Ellis expressed his deep appreciation for the diversity of academic backgrounds.

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“When you study music, it’s easy to talk to another musicologist about research. But it’s a lot harder to do that with someone studying medieval sculpture or Indian literature,” Ellis said. “I think if you’re trying to contribute beyond your disciplinary bubble, you have to learn to do it – it’s a really exciting challenge.”

The SHC’s efforts aim to create a stimulating intellectual environment and “to give people a place to go deep into the work they want to do … to really focus on their own research projects,” Jamison said .

During his fellowship, Nauert hopes to complete and refine his dissertation. Nauert combined his background in environmental history and US foreign relations in his current research, which examines post-war US foreign policy decisions and their impact on the Great Acceleration and the current climate crisis.

The dissertation highlights the role of human agency in global environmental change and will focus on the transition from resource redistribution policies to mass reindustrialization in West Germany and Japan, Nauert said.

Nauert hopes to eventually turn his dissertation into a book accessible to an audience beyond historical specialists, including policymakers, activists, and scholars from other fields. The opportunity to connect with scientists from other fields at the SHC will allow him to gain more experience in communicating his research in a more understandable way.

Nauert also hopes to explore digital humanities methods such as sentiment analysis through the relationship between the SHC and the Center for Spatial and Textual Analysis (CESTA).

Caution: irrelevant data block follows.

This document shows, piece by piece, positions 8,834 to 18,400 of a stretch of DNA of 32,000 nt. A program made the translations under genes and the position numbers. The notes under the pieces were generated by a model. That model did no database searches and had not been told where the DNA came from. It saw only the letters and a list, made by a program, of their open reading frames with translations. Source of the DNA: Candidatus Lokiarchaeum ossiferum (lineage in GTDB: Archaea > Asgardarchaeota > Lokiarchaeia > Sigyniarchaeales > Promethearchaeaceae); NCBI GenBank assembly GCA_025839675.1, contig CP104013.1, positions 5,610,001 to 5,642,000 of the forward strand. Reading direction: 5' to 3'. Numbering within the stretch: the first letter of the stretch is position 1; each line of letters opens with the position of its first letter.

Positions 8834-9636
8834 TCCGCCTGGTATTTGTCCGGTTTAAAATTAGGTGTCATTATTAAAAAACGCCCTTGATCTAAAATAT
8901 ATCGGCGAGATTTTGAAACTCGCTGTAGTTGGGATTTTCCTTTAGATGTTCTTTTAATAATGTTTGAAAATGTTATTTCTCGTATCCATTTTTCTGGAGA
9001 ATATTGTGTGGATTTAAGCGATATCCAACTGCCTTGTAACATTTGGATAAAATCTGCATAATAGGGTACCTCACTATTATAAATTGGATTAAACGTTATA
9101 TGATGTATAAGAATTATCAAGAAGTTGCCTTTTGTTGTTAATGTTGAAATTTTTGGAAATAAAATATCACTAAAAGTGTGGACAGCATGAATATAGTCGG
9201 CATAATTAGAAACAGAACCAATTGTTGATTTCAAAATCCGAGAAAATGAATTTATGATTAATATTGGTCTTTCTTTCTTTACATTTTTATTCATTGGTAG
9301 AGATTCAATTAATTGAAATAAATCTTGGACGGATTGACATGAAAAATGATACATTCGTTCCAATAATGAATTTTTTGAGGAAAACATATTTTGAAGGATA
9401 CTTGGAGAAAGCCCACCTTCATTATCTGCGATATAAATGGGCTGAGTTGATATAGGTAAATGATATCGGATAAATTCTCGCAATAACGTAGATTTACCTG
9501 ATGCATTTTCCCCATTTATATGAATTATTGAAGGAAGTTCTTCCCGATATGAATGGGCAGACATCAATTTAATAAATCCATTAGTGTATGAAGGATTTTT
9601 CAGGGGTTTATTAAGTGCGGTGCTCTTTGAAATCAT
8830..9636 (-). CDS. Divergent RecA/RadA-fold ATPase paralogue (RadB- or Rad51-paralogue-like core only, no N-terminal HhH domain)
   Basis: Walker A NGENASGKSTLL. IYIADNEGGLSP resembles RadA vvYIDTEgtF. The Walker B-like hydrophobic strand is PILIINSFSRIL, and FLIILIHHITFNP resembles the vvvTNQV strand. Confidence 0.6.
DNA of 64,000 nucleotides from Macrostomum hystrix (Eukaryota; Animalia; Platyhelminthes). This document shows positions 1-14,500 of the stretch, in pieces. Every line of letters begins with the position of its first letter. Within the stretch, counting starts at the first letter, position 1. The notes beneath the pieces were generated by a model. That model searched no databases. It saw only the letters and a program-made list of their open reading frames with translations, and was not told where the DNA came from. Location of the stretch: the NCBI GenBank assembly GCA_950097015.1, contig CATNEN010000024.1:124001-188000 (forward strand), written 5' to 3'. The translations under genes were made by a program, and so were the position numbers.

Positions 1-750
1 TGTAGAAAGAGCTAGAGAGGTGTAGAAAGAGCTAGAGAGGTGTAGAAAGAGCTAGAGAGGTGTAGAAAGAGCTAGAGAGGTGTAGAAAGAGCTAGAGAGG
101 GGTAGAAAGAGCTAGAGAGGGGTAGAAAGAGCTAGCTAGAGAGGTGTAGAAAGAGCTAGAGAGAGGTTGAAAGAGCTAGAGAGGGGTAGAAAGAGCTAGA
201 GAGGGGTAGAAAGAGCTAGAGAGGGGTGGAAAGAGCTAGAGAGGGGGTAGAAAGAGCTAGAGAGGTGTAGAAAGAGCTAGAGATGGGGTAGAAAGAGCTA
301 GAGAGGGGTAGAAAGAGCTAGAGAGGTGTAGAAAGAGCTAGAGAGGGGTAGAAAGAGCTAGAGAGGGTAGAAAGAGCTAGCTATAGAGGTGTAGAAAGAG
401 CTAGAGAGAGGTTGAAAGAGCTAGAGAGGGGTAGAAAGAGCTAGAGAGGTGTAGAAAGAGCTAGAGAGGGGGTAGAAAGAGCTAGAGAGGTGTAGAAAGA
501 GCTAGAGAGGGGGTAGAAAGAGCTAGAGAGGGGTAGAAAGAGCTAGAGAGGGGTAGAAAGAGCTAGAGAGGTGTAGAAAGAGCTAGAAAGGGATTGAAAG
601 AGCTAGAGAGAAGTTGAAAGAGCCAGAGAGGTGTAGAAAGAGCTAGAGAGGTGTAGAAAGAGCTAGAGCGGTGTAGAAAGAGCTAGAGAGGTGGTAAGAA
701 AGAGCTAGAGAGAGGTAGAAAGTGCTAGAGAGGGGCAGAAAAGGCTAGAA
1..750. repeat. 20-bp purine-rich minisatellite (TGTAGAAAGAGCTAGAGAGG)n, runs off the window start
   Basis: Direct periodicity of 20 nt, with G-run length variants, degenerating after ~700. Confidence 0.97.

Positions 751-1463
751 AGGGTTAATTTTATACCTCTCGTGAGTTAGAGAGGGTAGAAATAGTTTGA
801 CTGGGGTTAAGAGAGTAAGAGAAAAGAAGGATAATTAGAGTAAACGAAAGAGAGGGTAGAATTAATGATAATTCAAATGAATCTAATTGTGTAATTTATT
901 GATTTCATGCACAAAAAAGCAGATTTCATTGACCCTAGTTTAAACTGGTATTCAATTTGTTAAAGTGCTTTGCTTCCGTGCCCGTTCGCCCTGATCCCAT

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Like Nauert, Ellis wants to refine his dissertation, which deals with the topic of “non-feeling” in contemporary pop music using the example of Frank Ocean’s “Novacane”, including the causes, effects and aesthetics of this phenomenon.

While Ellis is grateful for the fellowship and his support, it does not resolve his concerns about the humanities prospects.

“It’s hard to think about the future right now just because things are so uncertain,” Ellis said. “The job market for professors is currently not very good.”

Ultimately, Ellis is “excited to work in a group of people who work on such different things and come from such different stages in their careers.” He also hopes to bring his research to a wider audience, and believes that talking to fellow grantees who aren’t music specialists will “definitely help” and “will be an exciting challenge.”

As for one artist a music PhD student recommends — Drain Gang, a Swedish music collective that makes what Ellis describes as “bizarre, futuristic, space-age hip-hop,” Ellis is currently obsessed.

Ellis, Nauert and the other grantees will be joined by about 10 Stanford recipients of the Undergraduate Hume Honors Fellowship, to be announced in the fall.